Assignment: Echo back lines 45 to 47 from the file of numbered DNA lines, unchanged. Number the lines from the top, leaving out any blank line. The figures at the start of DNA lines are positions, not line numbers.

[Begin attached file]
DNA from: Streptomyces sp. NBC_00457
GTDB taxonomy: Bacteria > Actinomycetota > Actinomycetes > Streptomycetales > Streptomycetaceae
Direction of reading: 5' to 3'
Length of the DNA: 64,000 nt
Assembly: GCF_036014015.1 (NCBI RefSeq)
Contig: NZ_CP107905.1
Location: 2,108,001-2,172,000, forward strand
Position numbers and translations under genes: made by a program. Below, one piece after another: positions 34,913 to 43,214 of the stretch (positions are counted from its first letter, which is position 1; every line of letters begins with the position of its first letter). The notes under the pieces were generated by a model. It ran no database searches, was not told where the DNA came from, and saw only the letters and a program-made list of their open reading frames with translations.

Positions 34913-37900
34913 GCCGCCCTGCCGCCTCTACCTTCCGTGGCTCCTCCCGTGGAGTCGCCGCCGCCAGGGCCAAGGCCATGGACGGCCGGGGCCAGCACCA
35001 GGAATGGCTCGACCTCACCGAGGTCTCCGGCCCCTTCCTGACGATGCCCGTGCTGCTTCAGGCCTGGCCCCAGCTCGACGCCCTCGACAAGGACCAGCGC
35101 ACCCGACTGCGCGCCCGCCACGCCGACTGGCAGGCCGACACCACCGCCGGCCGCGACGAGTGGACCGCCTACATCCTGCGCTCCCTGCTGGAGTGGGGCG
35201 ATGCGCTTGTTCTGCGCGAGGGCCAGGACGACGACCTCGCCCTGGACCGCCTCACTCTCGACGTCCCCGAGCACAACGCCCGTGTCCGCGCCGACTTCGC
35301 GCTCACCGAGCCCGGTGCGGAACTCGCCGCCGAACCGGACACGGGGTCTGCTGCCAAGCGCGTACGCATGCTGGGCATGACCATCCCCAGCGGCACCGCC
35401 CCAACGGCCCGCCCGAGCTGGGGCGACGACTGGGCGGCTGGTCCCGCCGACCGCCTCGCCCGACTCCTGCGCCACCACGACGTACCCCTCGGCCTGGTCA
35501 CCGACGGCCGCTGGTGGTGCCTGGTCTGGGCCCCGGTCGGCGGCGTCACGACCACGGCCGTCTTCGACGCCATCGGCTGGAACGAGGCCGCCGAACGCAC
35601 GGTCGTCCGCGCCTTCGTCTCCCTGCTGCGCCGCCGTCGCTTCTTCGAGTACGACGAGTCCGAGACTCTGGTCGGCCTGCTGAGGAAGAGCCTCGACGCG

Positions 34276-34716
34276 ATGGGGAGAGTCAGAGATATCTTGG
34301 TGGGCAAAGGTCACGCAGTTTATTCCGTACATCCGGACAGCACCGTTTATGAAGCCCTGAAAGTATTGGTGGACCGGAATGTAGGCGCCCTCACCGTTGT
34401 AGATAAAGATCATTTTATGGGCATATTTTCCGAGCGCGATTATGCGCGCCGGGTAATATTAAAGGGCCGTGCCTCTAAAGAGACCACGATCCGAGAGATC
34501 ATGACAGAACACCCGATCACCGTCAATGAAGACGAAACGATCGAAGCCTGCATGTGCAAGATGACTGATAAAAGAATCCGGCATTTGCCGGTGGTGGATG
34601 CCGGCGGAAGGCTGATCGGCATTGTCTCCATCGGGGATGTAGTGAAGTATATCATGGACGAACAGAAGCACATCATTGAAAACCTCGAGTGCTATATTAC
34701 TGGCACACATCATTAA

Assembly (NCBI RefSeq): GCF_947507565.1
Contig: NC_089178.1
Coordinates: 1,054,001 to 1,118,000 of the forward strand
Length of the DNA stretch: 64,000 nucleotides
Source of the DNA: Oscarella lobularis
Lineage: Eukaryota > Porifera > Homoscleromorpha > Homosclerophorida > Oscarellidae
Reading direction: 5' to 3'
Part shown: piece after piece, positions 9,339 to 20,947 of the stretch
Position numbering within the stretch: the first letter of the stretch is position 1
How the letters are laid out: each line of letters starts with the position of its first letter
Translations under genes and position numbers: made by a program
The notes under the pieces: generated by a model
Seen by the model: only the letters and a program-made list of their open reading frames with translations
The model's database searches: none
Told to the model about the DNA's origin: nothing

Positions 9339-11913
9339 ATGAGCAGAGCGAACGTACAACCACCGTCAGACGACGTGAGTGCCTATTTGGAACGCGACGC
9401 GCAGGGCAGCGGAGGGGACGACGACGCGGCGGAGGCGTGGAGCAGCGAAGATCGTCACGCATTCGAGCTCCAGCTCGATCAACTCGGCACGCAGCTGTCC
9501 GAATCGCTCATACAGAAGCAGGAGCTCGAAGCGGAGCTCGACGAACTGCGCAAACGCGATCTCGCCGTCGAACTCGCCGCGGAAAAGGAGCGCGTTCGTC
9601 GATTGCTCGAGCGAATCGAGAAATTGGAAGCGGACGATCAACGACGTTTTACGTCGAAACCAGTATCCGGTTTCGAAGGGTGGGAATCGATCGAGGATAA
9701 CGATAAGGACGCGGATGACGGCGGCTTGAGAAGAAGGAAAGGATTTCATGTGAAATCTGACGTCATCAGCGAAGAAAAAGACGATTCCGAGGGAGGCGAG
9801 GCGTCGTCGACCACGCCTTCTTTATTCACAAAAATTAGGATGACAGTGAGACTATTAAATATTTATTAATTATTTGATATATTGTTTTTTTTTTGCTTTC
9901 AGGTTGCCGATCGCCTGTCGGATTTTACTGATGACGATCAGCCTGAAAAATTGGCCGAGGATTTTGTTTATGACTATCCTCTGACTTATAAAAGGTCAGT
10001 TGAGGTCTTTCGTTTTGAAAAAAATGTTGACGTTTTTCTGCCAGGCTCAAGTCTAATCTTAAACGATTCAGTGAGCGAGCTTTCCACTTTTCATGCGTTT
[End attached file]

9701 CGATAAGGACGCGGATGACGGCGGCTTGAGAAGAAGGAAAGGATTTCATGTGAAATCTGACGTCATCAGCGAAGAAAAAGACGATTCCGAGGGAGGCGAG
9801 GCGTCGTCGACCACGCCTTCTTTATTCACAAAAATTAGGATGACAGTGAGACTATTAAATATTTATTAATTATTTGATATATTGTTTTTTTTTTGCTTTC
9901 AGGTTGCCGATCGCCTGTCGGATTTTACTGATGACGATCAGCCTGAAAAATTGGCCGAGGATTTTGTTTATGACTATCCTCTGACTTATAAAAGGTCAGT